“In workplaces all over New Jersey,” President Wowkanech continued, “essential workers have been doing their jobs without adequate PPE. We’re grateful to Governor Murphy, Commissioner Asaro-Angelo, and Congressman Norcross for stepping up for working families when the federal government would not.”
Murphy’s Executive Order 192 goes into effect Nov. 5. It will require all employers, private and public sectors alike, to keep everyone at a worksite at least six feet apart and to mandate masks for all. Employees must be given health checks daily, and those who are sick should be sent home on leave, as appropriate.
Employers must notify their staff immediately if there is a COVID-19 breakout.
All surfaces and other areas that are touched regularly must be sanitized regularly. Employers also must provide free sanitization materials to employees and visitors, and ensure they all have time to use them regularly.
The Department of Labor and Workforce Development and the Department of Health are establishing employer enforcement mechanisms and will inform workers of their rights.
The New Jersey State AFL-CIO thanks and praises Gov. Philip D. Murphy and state Labor Commissioner Robert Asaro-Angelo for forging mandatory workplace health and safety standards for all employers as…Learn More →
New Jersey’s Underground Construction Economy: Bring Billions of Dollars Above Ground
Presented by ROI-NJ, Moderated by Tom Bergeron, Editor and Chief Content Officer, ROI.
Panelists from left to right
Kevin Duncan – Professor of Economics at Colorado State University
Richard Tolson – Director, Bricklayers & Allied Craftworkers Administrative District Council of NJ
John Froonjian – Senior Research Associate, William J. Hughes Center for Public Policy at Stockton University
Darlene Regina – COO, Associated Construction Contractors of New Jersey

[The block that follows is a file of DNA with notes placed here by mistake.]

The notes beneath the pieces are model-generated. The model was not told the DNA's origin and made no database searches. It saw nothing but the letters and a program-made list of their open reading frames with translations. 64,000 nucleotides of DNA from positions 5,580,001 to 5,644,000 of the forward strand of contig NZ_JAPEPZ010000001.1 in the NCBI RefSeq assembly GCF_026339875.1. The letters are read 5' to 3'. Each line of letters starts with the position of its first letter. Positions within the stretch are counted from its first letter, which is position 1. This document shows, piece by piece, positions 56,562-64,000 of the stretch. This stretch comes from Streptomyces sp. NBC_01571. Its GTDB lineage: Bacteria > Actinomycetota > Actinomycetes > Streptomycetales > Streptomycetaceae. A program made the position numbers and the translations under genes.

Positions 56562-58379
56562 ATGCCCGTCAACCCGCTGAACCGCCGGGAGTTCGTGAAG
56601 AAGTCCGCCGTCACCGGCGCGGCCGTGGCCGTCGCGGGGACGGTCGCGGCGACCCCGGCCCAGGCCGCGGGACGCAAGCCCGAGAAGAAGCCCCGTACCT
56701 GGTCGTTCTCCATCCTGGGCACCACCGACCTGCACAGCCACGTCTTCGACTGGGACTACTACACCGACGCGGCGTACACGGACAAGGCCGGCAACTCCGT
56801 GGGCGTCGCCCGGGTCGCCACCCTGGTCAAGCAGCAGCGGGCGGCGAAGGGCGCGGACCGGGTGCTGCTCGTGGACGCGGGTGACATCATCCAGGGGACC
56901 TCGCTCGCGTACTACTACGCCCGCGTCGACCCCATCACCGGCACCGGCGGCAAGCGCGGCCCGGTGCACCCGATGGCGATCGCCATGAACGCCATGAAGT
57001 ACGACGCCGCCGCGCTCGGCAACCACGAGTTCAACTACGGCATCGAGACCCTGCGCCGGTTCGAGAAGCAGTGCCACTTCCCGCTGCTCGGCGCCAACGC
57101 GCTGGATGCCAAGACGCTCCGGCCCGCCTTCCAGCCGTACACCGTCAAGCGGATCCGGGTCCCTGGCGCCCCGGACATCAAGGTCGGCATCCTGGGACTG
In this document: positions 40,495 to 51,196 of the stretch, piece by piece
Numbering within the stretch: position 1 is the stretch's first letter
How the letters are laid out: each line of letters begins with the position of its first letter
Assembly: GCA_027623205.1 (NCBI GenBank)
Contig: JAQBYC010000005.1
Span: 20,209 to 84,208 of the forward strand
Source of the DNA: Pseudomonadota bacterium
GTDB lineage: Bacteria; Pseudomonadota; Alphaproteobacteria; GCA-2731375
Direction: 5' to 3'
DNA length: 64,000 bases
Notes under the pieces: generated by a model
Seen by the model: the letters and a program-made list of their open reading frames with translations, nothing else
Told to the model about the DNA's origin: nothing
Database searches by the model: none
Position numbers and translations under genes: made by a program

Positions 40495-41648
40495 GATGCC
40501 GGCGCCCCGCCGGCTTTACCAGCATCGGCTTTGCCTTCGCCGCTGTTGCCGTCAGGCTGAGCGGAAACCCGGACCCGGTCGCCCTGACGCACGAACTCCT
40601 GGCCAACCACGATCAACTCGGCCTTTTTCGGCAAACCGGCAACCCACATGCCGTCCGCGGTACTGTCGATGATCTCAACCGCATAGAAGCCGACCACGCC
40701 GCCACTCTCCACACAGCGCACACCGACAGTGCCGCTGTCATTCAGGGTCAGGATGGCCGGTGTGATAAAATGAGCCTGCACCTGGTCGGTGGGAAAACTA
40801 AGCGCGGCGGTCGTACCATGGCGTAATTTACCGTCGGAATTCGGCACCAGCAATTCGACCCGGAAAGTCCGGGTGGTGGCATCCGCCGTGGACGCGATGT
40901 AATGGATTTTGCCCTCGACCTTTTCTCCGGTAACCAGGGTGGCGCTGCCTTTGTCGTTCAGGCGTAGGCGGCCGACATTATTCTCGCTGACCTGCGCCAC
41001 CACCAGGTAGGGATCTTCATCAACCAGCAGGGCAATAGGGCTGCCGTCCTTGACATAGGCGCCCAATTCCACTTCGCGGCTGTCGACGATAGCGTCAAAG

Danilo Barros – Apprentice Carpenter, Northeast Regional Council of Carpenters
John Ballantyne – Executive Secretary/Treasurer, Northeast Regional Council of Carpenters
New Jersey’s Underground Construction Economy: Bring Billions of Dollars Above Ground Presented by ROI-NJ, Moderated by Tom Bergeron, Editor and Chief Content Officer, ROI. Panelists from left to right Kevin…Learn More →
A stated crackdown on misclassification of workers is long overdue.
By: Richard E. Tolson
State legislators recently announced that legalizing marijuana will be decided by voters in a 2020 referendum, leaving a $60 million hole in the state budget proposal Gov. Phil Murphy released earlier this year.
Despite that setback, there is another, less controversial, step state officials can take to collect tens of millions of dollars in revenue: stop wealthy developers from taking advantage of labor laws and outdated regulation and enforcement to increase profit margins by abusing workers.
This issue does not get the attention that marijuana legalization receives, but it is also a matter of social justice and a test of the state government’s desire to tackle structural inequalities. It also has the capacity to help fill the state’s coffers, as a new report from the William J. Hughes Center for Public Policy at Stockton University estimates up to $1 billion in illegal construction activity is occurring in our state annually.
Quietly but pervasively, multi-millionaires across the state are using middlemen to break state and federal laws by misclassifying full-time workers as contractors – denying them the basic benefits and rights like healthcare, committing wage theft by paying below the required living wage, establishing illegal work weeks, paying cash and evading taxes – all to increase already record profits from property sales and record residential rents, which have reached an 11-year high.